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Foribale: Salutation in Santería

Foribale is a salutation given directly to the orishas or to an Iworo who has "made Ocha" (been initiated into the priesthood). This salute can be made by anyone who has received their ilekes or necklaces (collares in Spanish). The word Foribale literally means "to place the head to the ground". This refers to the act of prostrating before the orisha, also referred to as "throwing oneself" or "the salute of the santero". Iworos (santeros) are saluted this way as well because they have have been through the rite of "kariosha" (putting the orisha to the head). In this way the person is saluting the orisha put to the Iworo's head and not the human being. It is an act of respect to the orisha and should always be done whenever the person goes before the orishas (or a santero during a ceremony). During this salute the Iworo will give the blessing of the orishas to the person saluting them.

Whenever there is a ceremony the ilekes initiate should salute the orishas first. This should never be done in the absence of an Iworo as it is a santero that must lift them from the ground after blessing them. After saluting the orisha the ilekes initiate will then "throw themselves" to the person who blessed them while they were in front of the orishas. Afterwards they will salute their godparents in this way, followed by saluting all the priests present in order of seniority in the religion (a twelve year old will sometimes have ten years "in Ocha"). Younger Santeros will also salute all their elders in the same way, again starting with their godparents who gave birth to them in the religion.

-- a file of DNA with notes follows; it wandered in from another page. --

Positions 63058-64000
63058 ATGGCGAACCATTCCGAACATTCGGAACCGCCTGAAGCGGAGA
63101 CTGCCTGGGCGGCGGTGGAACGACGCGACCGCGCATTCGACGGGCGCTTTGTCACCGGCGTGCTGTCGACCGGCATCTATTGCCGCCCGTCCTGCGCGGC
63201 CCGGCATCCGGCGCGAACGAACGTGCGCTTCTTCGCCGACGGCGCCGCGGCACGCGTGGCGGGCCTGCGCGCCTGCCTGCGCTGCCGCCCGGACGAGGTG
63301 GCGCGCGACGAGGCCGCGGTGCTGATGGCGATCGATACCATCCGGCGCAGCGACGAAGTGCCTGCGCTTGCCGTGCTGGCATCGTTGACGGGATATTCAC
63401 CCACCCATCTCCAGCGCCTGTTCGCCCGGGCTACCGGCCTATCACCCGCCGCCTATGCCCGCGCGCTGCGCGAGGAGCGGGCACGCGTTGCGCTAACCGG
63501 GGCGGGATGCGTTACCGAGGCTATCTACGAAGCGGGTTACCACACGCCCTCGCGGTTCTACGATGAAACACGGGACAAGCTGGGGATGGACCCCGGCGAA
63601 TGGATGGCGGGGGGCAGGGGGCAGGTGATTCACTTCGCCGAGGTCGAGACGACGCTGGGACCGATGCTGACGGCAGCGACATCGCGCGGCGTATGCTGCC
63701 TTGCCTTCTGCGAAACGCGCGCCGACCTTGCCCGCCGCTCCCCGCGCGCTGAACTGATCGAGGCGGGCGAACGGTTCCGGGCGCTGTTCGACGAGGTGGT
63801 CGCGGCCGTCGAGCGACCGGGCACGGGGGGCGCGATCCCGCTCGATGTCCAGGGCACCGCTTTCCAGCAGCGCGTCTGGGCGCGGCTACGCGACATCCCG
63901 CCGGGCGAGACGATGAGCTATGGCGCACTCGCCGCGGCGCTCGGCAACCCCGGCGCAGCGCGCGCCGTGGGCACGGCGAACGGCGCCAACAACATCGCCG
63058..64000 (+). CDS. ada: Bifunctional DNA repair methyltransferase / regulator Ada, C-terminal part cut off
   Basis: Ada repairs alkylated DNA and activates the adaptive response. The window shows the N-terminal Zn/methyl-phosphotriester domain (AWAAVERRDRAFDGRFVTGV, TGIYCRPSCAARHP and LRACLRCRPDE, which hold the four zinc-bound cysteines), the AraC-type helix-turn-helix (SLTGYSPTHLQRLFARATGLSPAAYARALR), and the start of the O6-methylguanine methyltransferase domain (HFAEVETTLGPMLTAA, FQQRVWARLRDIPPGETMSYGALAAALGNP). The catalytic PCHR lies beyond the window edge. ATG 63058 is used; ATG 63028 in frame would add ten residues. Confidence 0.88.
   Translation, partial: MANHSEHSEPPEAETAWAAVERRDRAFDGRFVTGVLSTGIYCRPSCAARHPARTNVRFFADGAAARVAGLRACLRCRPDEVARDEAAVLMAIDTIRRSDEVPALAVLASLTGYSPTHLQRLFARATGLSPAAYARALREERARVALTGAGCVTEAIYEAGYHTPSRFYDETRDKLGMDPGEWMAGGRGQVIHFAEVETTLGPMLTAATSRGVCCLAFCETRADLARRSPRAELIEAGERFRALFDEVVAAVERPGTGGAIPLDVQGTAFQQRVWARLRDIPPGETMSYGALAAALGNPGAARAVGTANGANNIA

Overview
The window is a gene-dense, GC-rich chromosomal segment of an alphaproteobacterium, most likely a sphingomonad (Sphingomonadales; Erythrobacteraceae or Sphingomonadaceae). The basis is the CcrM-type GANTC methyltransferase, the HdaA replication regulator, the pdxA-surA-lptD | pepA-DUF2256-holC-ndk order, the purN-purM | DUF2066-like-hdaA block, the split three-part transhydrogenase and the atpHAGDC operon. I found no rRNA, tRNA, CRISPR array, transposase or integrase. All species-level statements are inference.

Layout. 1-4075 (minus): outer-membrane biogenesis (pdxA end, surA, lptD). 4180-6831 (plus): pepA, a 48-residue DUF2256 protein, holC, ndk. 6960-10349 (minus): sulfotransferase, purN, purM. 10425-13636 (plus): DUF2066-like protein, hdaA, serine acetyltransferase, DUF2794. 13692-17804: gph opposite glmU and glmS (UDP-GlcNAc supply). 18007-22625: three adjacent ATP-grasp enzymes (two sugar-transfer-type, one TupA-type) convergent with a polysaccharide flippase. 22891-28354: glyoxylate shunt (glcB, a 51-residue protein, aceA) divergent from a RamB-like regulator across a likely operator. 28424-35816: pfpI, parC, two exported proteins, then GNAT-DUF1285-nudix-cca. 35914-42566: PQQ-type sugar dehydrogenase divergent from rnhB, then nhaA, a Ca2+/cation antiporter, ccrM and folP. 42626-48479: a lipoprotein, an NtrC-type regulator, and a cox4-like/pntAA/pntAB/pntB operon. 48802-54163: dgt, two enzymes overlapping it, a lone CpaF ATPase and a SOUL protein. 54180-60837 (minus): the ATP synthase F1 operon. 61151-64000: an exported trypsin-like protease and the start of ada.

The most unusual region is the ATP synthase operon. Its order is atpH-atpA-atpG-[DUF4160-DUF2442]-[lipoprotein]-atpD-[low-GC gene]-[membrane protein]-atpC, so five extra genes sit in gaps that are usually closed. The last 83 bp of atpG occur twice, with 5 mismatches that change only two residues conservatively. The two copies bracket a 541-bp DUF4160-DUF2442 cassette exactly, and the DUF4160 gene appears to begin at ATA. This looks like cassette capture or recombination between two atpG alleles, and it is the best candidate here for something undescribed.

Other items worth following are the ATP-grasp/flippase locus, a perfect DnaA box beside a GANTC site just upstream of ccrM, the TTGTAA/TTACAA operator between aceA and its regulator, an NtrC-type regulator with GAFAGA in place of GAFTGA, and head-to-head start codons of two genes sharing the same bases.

Paying Foribale or throwing oneself is done in one of two ways depending on whether their orisha is male or female: If their orisha is male (whether or not the person themselves are male or female), they throw themselves flat on the ground, face down with their hands at their sides. If, on the other hand, their orisha is female (like Oshún or Yemayá), they will throw themselves onto their left side first propped up on one elbow then roll over onto their right side.

After the ilekes initiate has paid foribale and has been blessed and "picked up" they will rise and salute the Iworo by crossing their arms across their chest and approach the Iworo saying "bendición" or "aché". They then lean to the left then the right, touching shoulders with the priest. After they have saluted the santeros they may then salute each other by doing the crossed arm salute, without saying "aché" or "bendición" as they aren't priests yet.

Saluting a Babalawo or "Father of the Secrets" is a special case. They are saluted by leaning over and touching the ground with the tips of the fingers of their right hands while saying "Iború, Iboya, Iboshishé".

Another special case is a priest of Ochossi, who salutes his or her elders by bending at the knee, the right hand coming across the chest the other behind the back, with the head bowed. This salute shows the world that they are the child of the great hunter Ochossi, as this salute is somehow reminiscent of a kneeling hunter.

A child of a male orisha salutes an elder

Photo of Ysamur Flores-Pena is from the book: Santeria Garments and Altars..Speaking Without a Voice by Ysamur Flores-Pena and Roberta J. Evanchuck. A wonderful book. Highly recommended.